But just as the experience of the divine will keep people in non-traditional, non-spiritual religions for a time, eventually this, too, will not be enough. Merely having the sense that the “divine is there” won’t be enough. People want full and direct communication with the divine, what is known as mysticism. This form of communication is one of the reasons divination practices are popular. It is also one of the most dangerous experiences for social structures.
If you become a mystic, if you can communicate directly with the divine, you no longer have any need for religions, for priests, ministers, rabbis, or imams. No wonder major religions are terrified of mystics! Well, that’s only partly true. Often, major religions will have ways of investigating mystical claims because they want to understand or control it. They want to stay in charge! Mysticism is a danger to the continuation of major and some non-major religions, especially personality cults.
The other problem is ego inflation. “I talk with God! You should all obey me.” Most people do not have an easy path to follow to a mystical life. As a result, the experience of communicating with the divine can lead to delusions of grandeur. As I like to say,
It’s great to have your head in the stars, but keep your feet firmly planted on the ground.
For those who avoid persecution from those threatened by mystics or your own ego inflation, mysticism may well be enough. But for some, the true adventurers, there is yet another phase.
The Ultimate Step
One of the concepts held by many mystics is that although the divine is behind the physical universe, there is no entity who is constantly pulling the strings. Whether you believe in some religious creation or a big bang followed by evolution, the universe moves on its own. The divine may choose to intervene, but is not constantly doing so. In order to avoid having to do so, the godhead put certain rules into place. Some people call these rules “forces of nature” or “the laws of physics.”
For example, in the physical universe there are only four known fundamental forces:
- Weak nuclear force*
- Strong nuclear force (what binds together an atomic nucleus)
Although all of these rules have been in existence since the beginning of the universe, it has been less than 100 years since numbers three and four were identified. Is it not possible that if there are rules that control the universe, there might be other rules, rules that go deeper and supersede or control the most common rules?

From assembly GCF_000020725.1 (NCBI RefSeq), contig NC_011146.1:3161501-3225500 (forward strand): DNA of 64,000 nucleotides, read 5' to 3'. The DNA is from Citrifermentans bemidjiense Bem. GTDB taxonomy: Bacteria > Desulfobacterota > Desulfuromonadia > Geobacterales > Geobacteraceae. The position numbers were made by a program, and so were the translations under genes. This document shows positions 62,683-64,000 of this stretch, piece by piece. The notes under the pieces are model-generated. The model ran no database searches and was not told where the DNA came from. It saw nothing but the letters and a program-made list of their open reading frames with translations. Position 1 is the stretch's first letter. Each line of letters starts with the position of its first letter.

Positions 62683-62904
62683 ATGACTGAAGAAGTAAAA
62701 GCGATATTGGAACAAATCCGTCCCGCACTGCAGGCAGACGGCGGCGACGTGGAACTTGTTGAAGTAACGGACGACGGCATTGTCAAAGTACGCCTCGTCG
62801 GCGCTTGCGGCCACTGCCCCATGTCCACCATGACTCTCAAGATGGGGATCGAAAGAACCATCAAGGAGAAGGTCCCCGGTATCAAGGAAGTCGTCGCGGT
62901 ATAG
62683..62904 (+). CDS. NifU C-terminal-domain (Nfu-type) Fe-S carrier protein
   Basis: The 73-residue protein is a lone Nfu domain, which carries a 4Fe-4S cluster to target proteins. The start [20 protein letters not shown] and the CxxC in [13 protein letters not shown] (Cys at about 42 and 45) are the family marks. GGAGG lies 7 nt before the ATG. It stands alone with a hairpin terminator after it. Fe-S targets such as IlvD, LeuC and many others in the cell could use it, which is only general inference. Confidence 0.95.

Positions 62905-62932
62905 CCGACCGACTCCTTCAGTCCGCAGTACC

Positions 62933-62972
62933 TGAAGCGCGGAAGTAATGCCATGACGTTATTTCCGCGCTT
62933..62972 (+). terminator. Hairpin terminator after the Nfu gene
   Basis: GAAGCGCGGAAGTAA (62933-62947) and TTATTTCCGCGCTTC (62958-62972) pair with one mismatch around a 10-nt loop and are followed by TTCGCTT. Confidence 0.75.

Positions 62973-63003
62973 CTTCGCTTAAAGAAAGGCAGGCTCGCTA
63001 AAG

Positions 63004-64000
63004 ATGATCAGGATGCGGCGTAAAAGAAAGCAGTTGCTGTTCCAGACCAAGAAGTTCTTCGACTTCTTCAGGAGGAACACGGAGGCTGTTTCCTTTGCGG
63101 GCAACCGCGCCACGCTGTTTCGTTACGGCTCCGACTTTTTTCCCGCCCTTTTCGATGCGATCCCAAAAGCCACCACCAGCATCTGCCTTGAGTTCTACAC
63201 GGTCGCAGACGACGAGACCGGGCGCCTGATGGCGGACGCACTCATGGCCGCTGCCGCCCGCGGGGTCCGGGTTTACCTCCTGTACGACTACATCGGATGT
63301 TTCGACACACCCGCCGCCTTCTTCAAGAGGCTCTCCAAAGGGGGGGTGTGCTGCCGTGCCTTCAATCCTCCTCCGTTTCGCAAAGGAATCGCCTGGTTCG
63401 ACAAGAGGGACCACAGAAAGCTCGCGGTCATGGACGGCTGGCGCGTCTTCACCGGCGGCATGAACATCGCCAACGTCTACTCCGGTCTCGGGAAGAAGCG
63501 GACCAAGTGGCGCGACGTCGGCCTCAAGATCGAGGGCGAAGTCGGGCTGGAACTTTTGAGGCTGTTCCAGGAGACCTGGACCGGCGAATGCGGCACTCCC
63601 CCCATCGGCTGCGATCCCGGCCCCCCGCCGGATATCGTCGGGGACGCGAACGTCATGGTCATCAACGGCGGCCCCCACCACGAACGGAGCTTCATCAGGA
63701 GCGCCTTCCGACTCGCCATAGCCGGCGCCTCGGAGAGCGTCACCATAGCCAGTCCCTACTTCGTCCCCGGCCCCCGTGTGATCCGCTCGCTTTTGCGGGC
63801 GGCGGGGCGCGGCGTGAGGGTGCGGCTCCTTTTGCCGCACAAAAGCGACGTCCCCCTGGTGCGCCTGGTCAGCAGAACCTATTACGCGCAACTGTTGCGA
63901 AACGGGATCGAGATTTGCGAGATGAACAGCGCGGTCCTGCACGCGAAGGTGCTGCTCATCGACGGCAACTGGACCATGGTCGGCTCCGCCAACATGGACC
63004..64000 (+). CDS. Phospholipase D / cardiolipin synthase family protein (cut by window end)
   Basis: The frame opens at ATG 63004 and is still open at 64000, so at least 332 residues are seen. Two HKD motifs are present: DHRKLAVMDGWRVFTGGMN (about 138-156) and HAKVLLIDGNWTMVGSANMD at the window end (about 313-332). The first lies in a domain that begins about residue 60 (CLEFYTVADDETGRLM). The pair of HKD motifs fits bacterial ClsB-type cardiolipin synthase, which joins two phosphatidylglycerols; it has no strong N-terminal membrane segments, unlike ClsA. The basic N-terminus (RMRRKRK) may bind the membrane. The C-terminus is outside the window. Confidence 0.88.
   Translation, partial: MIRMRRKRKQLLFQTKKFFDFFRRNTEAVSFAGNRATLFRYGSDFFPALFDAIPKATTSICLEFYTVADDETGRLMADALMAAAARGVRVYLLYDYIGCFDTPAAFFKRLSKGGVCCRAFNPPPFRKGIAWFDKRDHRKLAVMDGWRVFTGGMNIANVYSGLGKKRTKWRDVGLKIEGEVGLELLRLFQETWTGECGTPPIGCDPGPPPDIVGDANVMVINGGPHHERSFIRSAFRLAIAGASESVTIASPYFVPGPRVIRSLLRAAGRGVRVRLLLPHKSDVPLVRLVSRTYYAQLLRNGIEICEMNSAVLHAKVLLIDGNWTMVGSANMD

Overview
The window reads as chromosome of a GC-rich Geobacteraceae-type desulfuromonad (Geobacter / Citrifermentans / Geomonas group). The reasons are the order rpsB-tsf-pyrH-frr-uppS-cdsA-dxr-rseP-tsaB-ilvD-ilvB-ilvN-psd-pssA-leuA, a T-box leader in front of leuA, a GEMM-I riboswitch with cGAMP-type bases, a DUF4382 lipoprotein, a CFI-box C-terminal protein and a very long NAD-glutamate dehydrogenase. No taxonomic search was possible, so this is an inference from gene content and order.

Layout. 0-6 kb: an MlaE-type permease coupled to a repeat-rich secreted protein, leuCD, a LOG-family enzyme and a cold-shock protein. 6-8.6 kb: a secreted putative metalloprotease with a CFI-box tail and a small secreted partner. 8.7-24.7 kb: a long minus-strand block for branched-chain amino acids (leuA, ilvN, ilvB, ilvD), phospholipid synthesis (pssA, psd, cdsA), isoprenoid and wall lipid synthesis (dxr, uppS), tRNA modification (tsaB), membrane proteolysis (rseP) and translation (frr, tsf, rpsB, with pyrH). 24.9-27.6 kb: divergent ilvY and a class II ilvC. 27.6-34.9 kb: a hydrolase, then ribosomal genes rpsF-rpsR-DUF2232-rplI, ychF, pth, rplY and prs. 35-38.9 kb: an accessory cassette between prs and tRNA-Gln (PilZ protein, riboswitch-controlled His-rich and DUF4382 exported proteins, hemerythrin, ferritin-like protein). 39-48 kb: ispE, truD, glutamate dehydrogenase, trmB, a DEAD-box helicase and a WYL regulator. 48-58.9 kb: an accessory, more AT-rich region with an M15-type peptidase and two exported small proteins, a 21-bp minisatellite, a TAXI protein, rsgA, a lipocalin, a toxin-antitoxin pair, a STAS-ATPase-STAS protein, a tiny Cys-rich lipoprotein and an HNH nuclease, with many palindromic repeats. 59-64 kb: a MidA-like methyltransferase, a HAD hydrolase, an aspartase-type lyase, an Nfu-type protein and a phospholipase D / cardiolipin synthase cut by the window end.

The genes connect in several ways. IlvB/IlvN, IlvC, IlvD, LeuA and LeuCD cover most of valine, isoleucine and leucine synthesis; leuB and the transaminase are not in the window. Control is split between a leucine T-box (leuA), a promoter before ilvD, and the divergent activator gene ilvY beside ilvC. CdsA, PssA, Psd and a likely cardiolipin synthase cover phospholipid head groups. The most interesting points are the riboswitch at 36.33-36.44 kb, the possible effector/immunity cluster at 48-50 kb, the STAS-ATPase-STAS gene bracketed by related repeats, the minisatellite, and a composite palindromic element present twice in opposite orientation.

Even fewer in number than the mystics are those who seek to discover these rules and use them. This practice is known as magick. Often, the discovery of the rules of magick either come directly from interaction with the divine or through the records of someone who has had such an experience.
In my opinion the practitioner of magick needs to understand two basic things:
- That he or she has control of everything in their lives.
- That he or she is responsible for everything that happens in their lives, including unintended results of their magick.
Having the power of the divine does not make one divine, it simply gives power. And there’s a problem with this.
Power tends to corrupt, and absolute power corrupts absolutely.
—Lord Acton (1834–1902)
Unfortunately, some people try to skip the intermediary steps of the progression outlined above. They leave out becoming spiritual. They avoid becoming a mystic. They want to jump directly to doing magick! This is absolutely possible. It can give a person power. Unfortunately, without a spiritual and ethical background, that power may corrupt.
The Hermetic Order of the Golden Dawn didn’t start new members learning magick. Traditionally, to join a coven, you had to spend time learning to experience and communicate with the divine. You only learned minor forms of magick until you achieved these goals.
Since you’re reading this post it’s probably likely that you’ve either read about or run into those who missed out on the spiritual and the mystical. Instead, they now claim to have secret knowledge nobody else has as they form their personality cult and try to maintain it.
Can you jump from wherever you are to the life of a magician? Absolutely.
Should you jump into magick? Maybe.
I don’t think the religion—>spirituality—>mysticism—>magick path is the only way. But I think that leaving out spirituality and mysticism while on your path toward becoming a magician may result in your being limited in what you can magickally accomplish and may turn you into the type of ego-centered person you probably did not want to be.
What do you think?
Were you spiritual and mystical before learning magick?
Are you discovering spirituality and mysticism as you learn magick?
Do you think spirituality and mysticism are not necessary for the magician?
* For the science geeks, in 1968, electromagnetism and the weak nuclear force were shown to be two aspects of one force now called the electro-weak force.